On the other hand, senpai Linda is seemingly dealt the worst hand out of everyone as she is forced to watch someone she so obviously cares about and harbors feelings for from the sidelines. As the viewer, do you root for Linda as a remnant of Banri’s past from before he lost his memories or do you look for Banri to live a fulfilling and nuanced life with the girl he finds himself currently dating? Failing Linda or Koko, what about Banri’s friends and acquaintances? And what of the girl who watches quietly from the sidelines, the smile rarely disappearing from her face? In a show like Golden Time, much like Kimi ga Nozomu Eien or School Days before it, it’s tough to discern who the clear-cut “winners” or “losers” are, or who you should empathize with. It quickly becomes clear after watching the first half of the series that there may never be a happy ending for the majority of the characters on the show, let alone its main protagonists.
It’s refreshing as well to see supporting characters that aren’t slighted as far as character development goes, with those who would normally be viewed as “afterthoughts” fully fleshed out, given likes and dislikes, clear-cut personality flaws, and reasons to view them as real people rather than cardboard cut-outs or facsimiles of real humans. This lends a personable affectation to Golden Time that you just don’t see anywhere else. It’s one of the reasons it’s so easy to let yourself become lost within the narrative.
Realism Is Key
Golden Time is more than just its cast and their interpersonal relationships. The show also touches upon reality and how life can get in the way of our plans. One of the very first episodes about taking a trip to the beach shows just how frustrating it can be when you can’t sync up with your friends’ schedules. It painstakingly details the long car ride to the beach, the feeling of gloom and foreboding after plans seem to have fallen through, and the sky is clouding up andgetting ready to rain.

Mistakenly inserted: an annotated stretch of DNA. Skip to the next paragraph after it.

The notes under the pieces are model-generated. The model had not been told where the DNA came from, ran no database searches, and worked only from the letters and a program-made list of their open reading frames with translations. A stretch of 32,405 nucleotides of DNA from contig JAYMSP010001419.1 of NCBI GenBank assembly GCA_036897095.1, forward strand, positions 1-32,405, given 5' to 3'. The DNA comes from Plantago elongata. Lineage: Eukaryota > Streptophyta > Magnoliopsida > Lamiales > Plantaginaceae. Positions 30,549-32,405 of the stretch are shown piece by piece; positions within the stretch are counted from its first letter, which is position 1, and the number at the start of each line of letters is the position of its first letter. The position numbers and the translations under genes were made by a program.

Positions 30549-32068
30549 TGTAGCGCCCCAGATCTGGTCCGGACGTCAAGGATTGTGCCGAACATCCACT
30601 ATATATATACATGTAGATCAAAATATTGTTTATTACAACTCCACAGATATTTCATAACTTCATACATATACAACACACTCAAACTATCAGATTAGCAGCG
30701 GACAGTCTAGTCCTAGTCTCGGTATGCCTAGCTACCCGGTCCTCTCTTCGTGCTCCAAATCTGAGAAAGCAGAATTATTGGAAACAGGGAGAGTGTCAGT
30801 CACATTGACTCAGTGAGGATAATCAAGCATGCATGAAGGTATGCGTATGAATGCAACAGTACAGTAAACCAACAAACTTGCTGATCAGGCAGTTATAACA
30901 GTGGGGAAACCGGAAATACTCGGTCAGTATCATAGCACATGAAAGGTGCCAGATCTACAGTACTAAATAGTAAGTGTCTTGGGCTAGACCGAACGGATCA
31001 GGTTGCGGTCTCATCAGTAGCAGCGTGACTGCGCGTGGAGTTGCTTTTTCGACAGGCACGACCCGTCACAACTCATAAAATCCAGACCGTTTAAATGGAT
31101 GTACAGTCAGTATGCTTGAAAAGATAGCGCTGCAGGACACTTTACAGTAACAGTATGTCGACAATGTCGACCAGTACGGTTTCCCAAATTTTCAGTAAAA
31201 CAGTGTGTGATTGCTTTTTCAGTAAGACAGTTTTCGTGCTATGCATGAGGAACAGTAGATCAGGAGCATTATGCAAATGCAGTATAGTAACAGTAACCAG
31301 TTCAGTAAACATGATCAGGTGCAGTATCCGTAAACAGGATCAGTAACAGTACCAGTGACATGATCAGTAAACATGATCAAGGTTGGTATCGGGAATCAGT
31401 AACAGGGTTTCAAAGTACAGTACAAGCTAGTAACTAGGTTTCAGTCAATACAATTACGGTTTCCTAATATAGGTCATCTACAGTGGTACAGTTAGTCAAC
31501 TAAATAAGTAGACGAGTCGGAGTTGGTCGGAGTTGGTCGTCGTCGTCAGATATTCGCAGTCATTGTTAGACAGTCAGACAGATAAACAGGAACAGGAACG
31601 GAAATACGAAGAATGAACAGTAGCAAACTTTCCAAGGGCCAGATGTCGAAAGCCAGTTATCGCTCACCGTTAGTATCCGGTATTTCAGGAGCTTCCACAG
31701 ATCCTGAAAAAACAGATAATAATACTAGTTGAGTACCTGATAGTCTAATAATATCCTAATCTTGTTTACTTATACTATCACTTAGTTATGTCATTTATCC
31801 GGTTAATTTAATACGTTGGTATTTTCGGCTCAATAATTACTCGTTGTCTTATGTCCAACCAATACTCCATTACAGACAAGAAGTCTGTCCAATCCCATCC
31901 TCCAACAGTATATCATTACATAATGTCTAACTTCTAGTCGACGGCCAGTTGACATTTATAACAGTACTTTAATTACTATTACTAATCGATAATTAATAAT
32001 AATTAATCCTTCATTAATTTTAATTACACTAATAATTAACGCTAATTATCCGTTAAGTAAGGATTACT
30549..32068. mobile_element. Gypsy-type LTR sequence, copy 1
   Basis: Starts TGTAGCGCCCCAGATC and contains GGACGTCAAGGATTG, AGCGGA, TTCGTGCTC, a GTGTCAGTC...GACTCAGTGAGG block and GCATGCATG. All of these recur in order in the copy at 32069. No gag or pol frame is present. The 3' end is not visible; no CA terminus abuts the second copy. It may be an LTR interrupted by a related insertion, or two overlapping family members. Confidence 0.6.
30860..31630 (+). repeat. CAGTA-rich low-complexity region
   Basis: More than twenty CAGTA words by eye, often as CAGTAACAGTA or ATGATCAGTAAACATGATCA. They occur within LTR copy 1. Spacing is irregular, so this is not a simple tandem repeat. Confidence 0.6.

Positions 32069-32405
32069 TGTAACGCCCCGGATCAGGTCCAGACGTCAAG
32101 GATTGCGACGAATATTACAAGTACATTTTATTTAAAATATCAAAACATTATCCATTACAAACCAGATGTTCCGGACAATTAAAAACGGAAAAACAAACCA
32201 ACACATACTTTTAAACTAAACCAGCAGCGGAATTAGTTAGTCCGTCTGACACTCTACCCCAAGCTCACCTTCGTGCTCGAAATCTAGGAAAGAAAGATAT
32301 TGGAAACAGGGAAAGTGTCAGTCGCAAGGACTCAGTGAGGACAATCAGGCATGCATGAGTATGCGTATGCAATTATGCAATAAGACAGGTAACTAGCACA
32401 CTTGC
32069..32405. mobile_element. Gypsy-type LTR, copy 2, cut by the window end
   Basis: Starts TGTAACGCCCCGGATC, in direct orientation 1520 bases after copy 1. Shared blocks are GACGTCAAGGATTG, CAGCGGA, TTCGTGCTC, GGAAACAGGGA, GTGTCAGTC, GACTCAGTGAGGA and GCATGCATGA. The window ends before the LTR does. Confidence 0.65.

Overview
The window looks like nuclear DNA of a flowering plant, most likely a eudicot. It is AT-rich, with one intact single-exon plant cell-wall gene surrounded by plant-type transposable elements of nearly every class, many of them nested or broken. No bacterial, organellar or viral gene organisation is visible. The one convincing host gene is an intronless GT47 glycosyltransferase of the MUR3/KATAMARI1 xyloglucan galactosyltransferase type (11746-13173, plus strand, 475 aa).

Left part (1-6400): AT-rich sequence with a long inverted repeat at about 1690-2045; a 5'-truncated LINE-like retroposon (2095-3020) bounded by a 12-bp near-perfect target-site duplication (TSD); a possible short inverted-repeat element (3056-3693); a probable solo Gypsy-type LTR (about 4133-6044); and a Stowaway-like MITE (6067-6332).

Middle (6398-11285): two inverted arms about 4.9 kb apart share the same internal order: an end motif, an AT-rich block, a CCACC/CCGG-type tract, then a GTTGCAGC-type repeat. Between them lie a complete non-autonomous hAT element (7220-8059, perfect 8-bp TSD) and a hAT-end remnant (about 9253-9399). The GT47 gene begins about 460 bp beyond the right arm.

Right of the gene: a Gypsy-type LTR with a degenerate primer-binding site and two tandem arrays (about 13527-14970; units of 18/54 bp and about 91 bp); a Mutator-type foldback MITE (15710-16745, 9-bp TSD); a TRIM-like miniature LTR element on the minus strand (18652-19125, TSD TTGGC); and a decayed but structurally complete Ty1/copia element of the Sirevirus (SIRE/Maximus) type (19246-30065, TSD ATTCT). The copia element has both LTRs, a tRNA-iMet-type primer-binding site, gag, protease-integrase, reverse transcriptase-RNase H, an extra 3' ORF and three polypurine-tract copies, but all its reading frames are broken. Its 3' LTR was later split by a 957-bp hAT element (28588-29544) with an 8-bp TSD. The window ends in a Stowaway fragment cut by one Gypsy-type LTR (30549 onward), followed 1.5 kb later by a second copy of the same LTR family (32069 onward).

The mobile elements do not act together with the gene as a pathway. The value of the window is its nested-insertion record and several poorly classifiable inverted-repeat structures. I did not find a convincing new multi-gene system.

It spares no details when weaving the story, even making jokes about the air conditioning in the car and the banter that occurs between friends on a road trip. The decidedly less upbeat moments later on in that episode are integral to the story, and the build-up to get there is key. It certainly wouldn’t be the same show without its attention to detail and refusal to conform to anime tropes that end up wrecking similar endeavors.
This isn’t a show where romance is idealized or even shown to be anything other than heartbreaking and painful at times, and the fact that it isn’t afraid to paint its core cast in a negative light at times simply to further the story is fantastic. You will cry, you’ll get angry, and you’ll curse Banri, Koko, or the rest of the cast for being so stupid, but you know you’ll also do that with even those you love in real life. That’s a classic earmark of a great show, and Golden Time knocks it out of the park.
If you enjoy dramas where’s there’s not such a neat wrap-up for everyone involved or need a hefty dose of realism in your anime series, Golden Time should sate your hunger for a more adult, satisfying slice of life/romantic comedy that proves you don’t have to oversaturate your series with sex jokes or unfunny slapstick to create a memorable show.
Just don’t be surprised if, by the end of its 26-episode run, you can’t decide who’s best for Banri and what would be the “optimal” ending for everyone. I can guarantee you’ll be disappointed in that respect, but you’ll have had such an awesome ride that it probably won’t matter. Golden Time is available via Sentai Filmworks, but you’ll have to provide the tissues and angst that you’ll need after your first viewing. Trust me, it’ll be worth it.